The fossil record is brutally frustrating; it mostly preserves only vestiges of deaths long past as body fossils, with occasional glimpses of life being gleaned from their surroundings and any trace fossils, or activity fossils that we might find. One question palaeontologists have long been seeking the answer for is how good were dinosaurs as parents? Modern birds are descended from dinosaurs, and are pretty awesome parents in their nesting, brooding, and raising of their chicks from birth until they can quite literally fly the nest. But birds are the only extant group of dinosaurs out of three major lineages.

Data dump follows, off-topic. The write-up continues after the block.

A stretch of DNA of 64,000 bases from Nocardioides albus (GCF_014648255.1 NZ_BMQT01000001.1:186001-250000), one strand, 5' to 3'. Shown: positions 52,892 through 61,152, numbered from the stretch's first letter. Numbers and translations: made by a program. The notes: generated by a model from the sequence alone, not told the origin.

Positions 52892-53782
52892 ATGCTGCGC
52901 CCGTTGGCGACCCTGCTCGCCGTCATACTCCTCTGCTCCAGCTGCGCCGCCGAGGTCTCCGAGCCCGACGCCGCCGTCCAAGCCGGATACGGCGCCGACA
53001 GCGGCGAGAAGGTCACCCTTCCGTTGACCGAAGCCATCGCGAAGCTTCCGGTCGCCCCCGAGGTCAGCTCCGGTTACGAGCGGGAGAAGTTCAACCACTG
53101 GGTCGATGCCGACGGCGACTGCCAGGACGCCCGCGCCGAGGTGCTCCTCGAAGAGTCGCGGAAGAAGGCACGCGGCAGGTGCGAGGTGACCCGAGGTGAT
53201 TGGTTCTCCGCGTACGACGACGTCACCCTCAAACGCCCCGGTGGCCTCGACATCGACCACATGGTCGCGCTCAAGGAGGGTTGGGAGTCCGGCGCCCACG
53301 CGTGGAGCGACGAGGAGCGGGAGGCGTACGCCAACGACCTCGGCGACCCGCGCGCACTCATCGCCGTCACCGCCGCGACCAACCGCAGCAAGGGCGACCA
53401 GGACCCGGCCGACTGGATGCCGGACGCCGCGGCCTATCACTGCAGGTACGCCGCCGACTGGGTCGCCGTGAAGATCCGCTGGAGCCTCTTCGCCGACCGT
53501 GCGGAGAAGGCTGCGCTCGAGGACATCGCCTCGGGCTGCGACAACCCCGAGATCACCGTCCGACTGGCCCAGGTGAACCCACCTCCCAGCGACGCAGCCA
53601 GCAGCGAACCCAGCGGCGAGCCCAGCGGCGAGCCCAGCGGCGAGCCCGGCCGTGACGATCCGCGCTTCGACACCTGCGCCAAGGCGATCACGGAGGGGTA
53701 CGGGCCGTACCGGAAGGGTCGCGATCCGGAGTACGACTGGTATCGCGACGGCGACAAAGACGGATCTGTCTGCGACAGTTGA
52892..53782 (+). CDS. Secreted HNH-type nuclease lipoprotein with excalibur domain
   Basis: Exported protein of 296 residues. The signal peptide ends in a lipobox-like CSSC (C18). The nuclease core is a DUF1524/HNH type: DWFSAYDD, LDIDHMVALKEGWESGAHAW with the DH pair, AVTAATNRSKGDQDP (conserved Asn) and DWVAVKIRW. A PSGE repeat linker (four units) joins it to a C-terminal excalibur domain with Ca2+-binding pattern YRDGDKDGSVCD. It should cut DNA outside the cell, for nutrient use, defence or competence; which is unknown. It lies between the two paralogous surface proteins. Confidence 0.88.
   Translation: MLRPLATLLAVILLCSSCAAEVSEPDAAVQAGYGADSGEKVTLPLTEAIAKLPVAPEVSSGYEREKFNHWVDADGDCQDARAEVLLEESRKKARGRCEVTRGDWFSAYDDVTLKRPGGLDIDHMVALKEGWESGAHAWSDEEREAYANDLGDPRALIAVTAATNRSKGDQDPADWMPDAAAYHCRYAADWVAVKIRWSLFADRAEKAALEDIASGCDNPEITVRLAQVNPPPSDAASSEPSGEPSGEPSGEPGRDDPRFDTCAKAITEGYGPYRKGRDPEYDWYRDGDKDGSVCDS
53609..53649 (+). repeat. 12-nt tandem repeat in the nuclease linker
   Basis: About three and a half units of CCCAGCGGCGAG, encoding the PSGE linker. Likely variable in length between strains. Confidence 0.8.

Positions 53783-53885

The title of this makes no sense, but kind of emphasises the main point of this post. It’s pretty much a summary of a new paper, one on the feeding habits of hadrosaurid dinosaurs. These are the big advanced ornithopods, often considered to be the ‘bland’ lineage of ornithischians, and referred to as the ‘cows of the Cretaceous’. They also happen to be my favourite group of dinosaurs, simply because, with the exception of the more avian theropods, they are the only ones who are vaguely analogous to extant organisms; specifically, ungulates. This means that by comparing certain aspects of their morphology, we can make inferences about their behaviour and lifestyle, which is certainly one of the cooler aspects of Palaeontology. Unfortunately, this new article is published in Science, which means you either have to fork out for it, can’t read it, or have to go to some other media outlet (and let’s face it, no-one does that anymore in the era of blogging, right? Right??) ScienceNOW have been nice enough to cover it here though.